Saturday, April 25, 2015

Novel Update: The Unlikeable Female Protagonist


I gave my novel draft over to be critiqued by a professional editor, as I said I would do in my last update.  While she had a lot of positive things to say about the story and characters, she had one major criticism: she did not like my female protagonist.

I've gone into my novel and its characters in previous posts.  Suffice it to say, my character, Isabella, has a lot of issues.  She is young, angry, scared, and overwhelmed.  She responds by lashing out at those who don't deserve it, with some pretty terrible consequences.  As a result, she bears a life-long scar.  Though she reforms, by the end of the novel, her reformation is not complete.  And, to be perfectly honest, it will probably never be.

Isabella is not my first "challenging" female protagonist.  For a pilot script I wrote some years ago, my female protagonist was also angry.  She had just lost her job and ended a relationship.  She finally bonded with her teenage niece, only to learn that that niece had been lying to her about a very important part of her life.  Feeling betrayed, my protagonist ordered her niece out of her apartment.  In San Francisco.  At night.  Even though she was the only one in the city whom her niece knew.

While my script went on to win in competition, it divided those who critiqued it beforehand.  One critic felt that my female protagonist was too angry and hard, and impossible to empathize with.  This was despite the fact that my female protagonist felt remorse for her actions soon afterward, looked for her niece for the rest of the night, and made up with her niece later, with no lasting harm done.

I don't know why I'm drawn to unlikeable female characters.  Maybe I'm just projecting anger that I'm feeling inside.  Or maybe I'm acknowledging them as human beings, that people who have been through their experiences would be that angry, and that it's more dramatically interesting to let that anger show.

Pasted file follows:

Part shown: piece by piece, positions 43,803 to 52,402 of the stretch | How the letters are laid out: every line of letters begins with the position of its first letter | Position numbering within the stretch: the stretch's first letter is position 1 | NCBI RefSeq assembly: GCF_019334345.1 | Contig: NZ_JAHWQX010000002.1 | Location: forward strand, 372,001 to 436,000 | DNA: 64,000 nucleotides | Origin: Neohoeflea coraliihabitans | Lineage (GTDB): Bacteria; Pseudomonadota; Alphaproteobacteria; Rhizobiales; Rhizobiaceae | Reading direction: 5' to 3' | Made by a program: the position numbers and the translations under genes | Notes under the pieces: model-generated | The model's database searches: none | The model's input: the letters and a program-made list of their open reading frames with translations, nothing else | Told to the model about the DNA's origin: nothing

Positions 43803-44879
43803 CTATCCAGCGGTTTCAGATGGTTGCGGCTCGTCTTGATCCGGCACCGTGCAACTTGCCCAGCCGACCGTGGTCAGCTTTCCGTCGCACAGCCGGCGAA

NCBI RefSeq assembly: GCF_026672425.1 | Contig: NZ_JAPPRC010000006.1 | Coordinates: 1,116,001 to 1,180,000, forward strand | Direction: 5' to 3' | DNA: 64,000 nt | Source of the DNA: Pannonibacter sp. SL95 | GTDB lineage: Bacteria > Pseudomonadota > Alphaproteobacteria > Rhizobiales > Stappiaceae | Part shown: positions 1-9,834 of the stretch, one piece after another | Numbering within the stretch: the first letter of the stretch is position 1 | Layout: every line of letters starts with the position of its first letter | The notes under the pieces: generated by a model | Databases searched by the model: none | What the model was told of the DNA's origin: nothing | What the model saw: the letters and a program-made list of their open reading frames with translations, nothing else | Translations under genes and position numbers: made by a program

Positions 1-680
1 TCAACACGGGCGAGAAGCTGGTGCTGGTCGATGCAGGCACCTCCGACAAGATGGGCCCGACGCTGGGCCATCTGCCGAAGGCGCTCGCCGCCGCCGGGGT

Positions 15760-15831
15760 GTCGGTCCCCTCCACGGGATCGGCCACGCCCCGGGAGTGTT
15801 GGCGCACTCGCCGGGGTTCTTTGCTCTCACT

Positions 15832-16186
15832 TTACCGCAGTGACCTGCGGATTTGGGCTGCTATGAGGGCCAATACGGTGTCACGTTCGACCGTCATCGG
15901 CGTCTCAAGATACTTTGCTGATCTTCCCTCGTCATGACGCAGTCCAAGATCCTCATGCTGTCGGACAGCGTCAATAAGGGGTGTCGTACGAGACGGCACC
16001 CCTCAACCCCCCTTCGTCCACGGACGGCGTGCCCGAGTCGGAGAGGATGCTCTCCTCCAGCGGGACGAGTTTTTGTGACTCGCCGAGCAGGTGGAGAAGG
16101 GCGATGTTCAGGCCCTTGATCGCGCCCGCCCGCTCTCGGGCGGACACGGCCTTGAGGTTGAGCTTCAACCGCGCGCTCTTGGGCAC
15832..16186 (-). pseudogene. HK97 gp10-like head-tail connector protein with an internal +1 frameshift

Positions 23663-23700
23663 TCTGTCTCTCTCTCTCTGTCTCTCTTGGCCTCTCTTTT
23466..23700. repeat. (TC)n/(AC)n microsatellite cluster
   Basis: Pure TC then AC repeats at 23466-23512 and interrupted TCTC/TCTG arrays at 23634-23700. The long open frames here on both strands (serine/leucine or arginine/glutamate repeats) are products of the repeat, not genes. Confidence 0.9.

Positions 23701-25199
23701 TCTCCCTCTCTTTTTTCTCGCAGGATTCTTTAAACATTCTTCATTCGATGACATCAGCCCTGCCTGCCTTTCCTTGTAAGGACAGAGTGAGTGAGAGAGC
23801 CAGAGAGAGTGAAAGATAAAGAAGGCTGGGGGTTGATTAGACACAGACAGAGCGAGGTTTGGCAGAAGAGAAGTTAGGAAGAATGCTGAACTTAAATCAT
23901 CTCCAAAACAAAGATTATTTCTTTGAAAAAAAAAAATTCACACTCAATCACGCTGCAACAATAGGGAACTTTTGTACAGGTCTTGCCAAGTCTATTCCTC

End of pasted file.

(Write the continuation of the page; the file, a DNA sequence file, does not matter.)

Regardless, as with the protagonist in my pilot, Isabella is a divisive character.  Some readers, while acknowledging that she is not the nicest person, like her and find her situation poignant.  Others want someone they can root for, and believe that her unlikeable behavior brings the story down.

These negative perceptions raise several questions.  Are they due to my failure to write characters, or to my being too successful?  Are my characters uniquely problematic, or is it due to a larger societal prejudice against unlikeable female protagonists?

If the concern is that books starring unlikeable female protagonists won't sell, it should be put to rest.  Books with unlikeable female protagonists have sold a lot of copies.  A lot of copies.  For every Elizabeth Bennett, there is an Emma Woodhouse.  For every Jane Eyre, there is a Catherine Earnshaw.*  And then there is the grande dame of unlikeable female protagonists: Scarlett O'Hara.

Given Scarlett O'Hara's nature, why would anyone want to read about her for 1,000 pages?  It's not because she has a tragic backstory: although slightly distant from her mother, she is spoiled by both of her parents and wants for nothing at the beginning of Gone With the Wind.  She has strength and resiliency, but it's for her own survival, which by default helps other members of her family.  She loves just one person throughout, while hating or resenting everyone else, including her sisters and her children.  She causes the death or ruin of more than one good-hearted character.**  And finally, she yearns for a world that few people today would revere: one where slavery was reinstated and those "darkies" knew their place.

Yet people do read about her quite willingly, myself included.  For me, there's something about Scarlett that, even long after her antics have grown tiresome, feels satisfying and alive.  And maybe to some people, many people, that's enough.